Many of you have been patiently waiting since our last article on Dak Prescott several weeks ago. In the article we informed our readers that Prescott is no Peyton Manning, John Elway, or Joe Montana. His motor movements are quite different. For those who recall all the #5 QBs and their fine motor prowess, regardless the player, Mr. Prescott does not resemble any of them (not only through the eye test but also biomechanical analysis). As we asked you in the previous article, have you seen Dak throw, and run? Does he resemble an athlete relying more on big or small muscle actions? Does he appear more Conceptual or Empirical? On and on it goes, considering the many scientifically established facets of BT. Finally, have you heard him in an interview? Though he is engaging and well spoken, have you discerned whether his conversation (syntax, diction, inflection, etc.) is E or C?
After your careful evaluation, you should have determined that Dak possesses EA gross motor movements, also known as the “Dove”. He is not fine-motor like the #5 FEIR, which is normally ideal for the quarterback position (provided the coach’s philosophy matches the #5’s tactical, non-strategic mindset). Rather, as we are telling the world for the very first time, Dak Prescott is a Donovan McNabb BT (which does not mean they will play exactly alike). Dak Prescott is a #1 FEAR.
Let’s for a moment consider the legacy of Donovan. He played in six Pro Bowls, and in his career passed for the equivalent of nearly 20 miles. He had one Super Bowl appearance, though was unsuccessful in winning one. One author goes on to say of Donovan, “McNabb has many faults, of course. He’s been known to miss an open receiver, abandon proper footwork, and to rush his throws to the point where they end up in the dirt.” On a more positive note, another author writes, “Almost 30,000 total passing yards, 194 passing touchdowns, 3,109 rushing yards and 26 rushing touchdowns. Also, he leads the Eagles franchise with most wins, passing yards, completions, and touchdowns. Not only are these stats extremely respectable, but take a look at what he has done for the Eagles franchise.”
Yes, all this is true enough, and McNabb will be remembered as an exceptional player. Mr. Dak Prescott, too, has the same inborn BT potential, and could conceivably be a Donovan McNabb 2.0. Meaning, he could be an even better quarterback (particularly if coached correctly). A strong arm, able body, and physical toughness all combine together to make Dak Prescott a fundamentally sound quarterback. Not only that, he’s got a good head on his shoulders, or as Niednagel himself likes to put it, “Good neurons.” Dak is cool, calm, and collected, attributes that are key for a #1 FEAR to be successful at the QB position. Without mentioning other past #1 NFL QBs, who didn’t fare so well, just remember individual neuronal conditions often make the difference between success and failure.
And get this. Former Super Bowl-winning head coach Jon Gruden (#15 FCIL) has spent some time with Prescott, having this to say about him, “He had some Donovan McNabb-like qualities. I coached McNabb in the Senior Bowl when he was coming out of Syracuse. Similar size. Similar option football background. And I think you’re seeing a little Donovan McNabb, dual-threat, physical stature-type traits throughout the preseason.” Even without the x-ray vision insight of Brain Type, Gruden was able to pick up on some of the innate similarities between the two #1 players.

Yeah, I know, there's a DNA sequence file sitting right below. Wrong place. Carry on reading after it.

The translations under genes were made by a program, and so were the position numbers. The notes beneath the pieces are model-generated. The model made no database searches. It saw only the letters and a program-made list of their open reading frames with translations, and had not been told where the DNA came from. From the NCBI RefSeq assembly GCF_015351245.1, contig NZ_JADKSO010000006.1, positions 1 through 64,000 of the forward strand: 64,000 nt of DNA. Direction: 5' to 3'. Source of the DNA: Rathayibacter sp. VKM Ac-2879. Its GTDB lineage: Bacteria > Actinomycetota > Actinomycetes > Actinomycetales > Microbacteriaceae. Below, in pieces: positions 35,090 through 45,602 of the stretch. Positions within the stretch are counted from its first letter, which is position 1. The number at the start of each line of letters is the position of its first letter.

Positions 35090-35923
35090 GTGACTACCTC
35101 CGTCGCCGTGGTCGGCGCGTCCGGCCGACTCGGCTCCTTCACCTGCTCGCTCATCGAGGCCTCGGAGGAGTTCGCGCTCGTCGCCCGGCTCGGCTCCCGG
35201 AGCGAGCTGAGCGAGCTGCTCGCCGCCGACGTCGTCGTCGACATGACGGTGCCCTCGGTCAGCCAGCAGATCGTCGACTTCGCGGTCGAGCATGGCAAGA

And so, a bright future may lay in store for Dak. The game of football is changing, for sure, and FEARs are seemingly beginning to jump on the running-game bandwagon that is becoming more commonplace in the NFL these days. As Gruden pointed out in the source article, Dak possesses “dual-threat abilities,” and if he can suppress his Animate nerves (that can succumb to big-time pressure) and utilize these amazing God-given abilities, the Cowboys should have themselves a franchise player for many years. Again, Dak will not be a Peyton Manning, John Elway, or Brett Favre, but he could very well be a respectable player in his own right.
As an aside, there is in fact a #5 playing QB in college right now. But this, friends, is for another time. We’ll have to leave you hanging for now! 🙂
We leave you with some basic criteria necessary for QB success, especially at the NFL level:
- Inborn design (BT). Why the brain and body work the way they individually do for EACH person
–energy level, perceiving, reasoning, deciding, vision (tunnel vs peripheral)
- Brain health .2 aspects: a. nature (N) b. nurture (n)
(N: inherited condition dopamine, serotonin, GABA, etc.; n: concussions, drugs, diet, sleep, etc.)
- Athleticism, coordination, speed, etc N & n
- Coaching (body & brain/ mind). N & n
- Stature: hand size, height, weight, etc.
- Coaching the physical
- Coaching the mental (learning the game)
Written by: Staff
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